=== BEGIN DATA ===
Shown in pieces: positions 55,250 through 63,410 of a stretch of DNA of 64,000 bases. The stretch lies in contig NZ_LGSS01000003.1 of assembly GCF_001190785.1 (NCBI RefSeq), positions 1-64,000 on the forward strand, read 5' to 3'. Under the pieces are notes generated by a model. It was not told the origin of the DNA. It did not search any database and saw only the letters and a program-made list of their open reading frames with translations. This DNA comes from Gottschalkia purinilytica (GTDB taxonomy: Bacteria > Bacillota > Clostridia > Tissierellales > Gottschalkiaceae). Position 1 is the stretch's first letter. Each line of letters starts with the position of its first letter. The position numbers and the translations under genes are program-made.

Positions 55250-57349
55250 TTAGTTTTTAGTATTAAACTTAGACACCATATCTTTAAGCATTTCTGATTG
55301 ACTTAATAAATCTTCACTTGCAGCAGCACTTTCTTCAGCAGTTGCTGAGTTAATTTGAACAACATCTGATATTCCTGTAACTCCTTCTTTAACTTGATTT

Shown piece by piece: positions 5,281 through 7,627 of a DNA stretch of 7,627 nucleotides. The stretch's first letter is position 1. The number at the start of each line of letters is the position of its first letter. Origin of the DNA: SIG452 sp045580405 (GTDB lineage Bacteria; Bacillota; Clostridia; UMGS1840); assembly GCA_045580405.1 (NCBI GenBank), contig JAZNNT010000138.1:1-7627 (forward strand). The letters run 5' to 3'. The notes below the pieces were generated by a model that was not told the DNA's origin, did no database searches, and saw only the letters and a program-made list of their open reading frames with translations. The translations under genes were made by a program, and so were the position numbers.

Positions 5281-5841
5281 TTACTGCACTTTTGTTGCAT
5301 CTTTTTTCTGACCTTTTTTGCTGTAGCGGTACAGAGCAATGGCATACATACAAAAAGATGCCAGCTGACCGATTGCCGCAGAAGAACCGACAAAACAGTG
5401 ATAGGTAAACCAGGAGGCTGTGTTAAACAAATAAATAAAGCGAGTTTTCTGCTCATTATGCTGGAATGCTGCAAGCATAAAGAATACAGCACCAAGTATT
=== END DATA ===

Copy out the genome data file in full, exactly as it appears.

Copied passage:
Shown in pieces: positions 55,250 through 63,410 of a stretch of DNA of 64,000 bases. The stretch lies in contig NZ_LGSS01000003.1 of assembly GCF_001190785.1 (NCBI RefSeq), positions 1-64,000 on the forward strand, read 5' to 3'. Under the pieces are notes generated by a model. It was not told the origin of the DNA. It did not search any database and saw only the letters and a program-made list of their open reading frames with translations. This DNA comes from Gottschalkia purinilytica (GTDB taxonomy: Bacteria > Bacillota > Clostridia > Tissierellales > Gottschalkiaceae). Position 1 is the stretch's first letter. Each line of letters starts with the position of its first letter. The position numbers and the translations under genes are program-made.

Positions 55250-57349
55250 TTAGTTTTTAGTATTAAACTTAGACACCATATCTTTAAGCATTTCTGATTG
55301 ACTTAATAAATCTTCACTTGCAGCAGCACTTTCTTCAGCAGTTGCTGAGTTAATTTGAACAACATCTGATATTCCTGTAACTCCTTCTTTAACTTGATTT

Shown piece by piece: positions 5,281 through 7,627 of a DNA stretch of 7,627 nucleotides. The stretch's first letter is position 1. The number at the start of each line of letters is the position of its first letter. Origin of the DNA: SIG452 sp045580405 (GTDB lineage Bacteria; Bacillota; Clostridia; UMGS1840); assembly GCA_045580405.1 (NCBI GenBank), contig JAZNNT010000138.1:1-7627 (forward strand). The letters run 5' to 3'. The notes below the pieces were generated by a model that was not told the DNA's origin, did no database searches, and saw only the letters and a program-made list of their open reading frames with translations. The translations under genes were made by a program, and so were the position numbers.

Positions 5281-5841
5281 TTACTGCACTTTTGTTGCAT
5301 CTTTTTTCTGACCTTTTTTGCTGTAGCGGTACAGAGCAATGGCATACATACAAAAAGATGCCAGCTGACCGATTGCCGCAGAAGAACCGACAAAACAGTG
5401 ATAGGTAAACCAGGAGGCTGTGTTAAACAAATAAATAAAGCGAGTTTTCTGCTCATTATGCTGGAATGCTGCAAGCATAAAGAATACAGCACCAAGTATT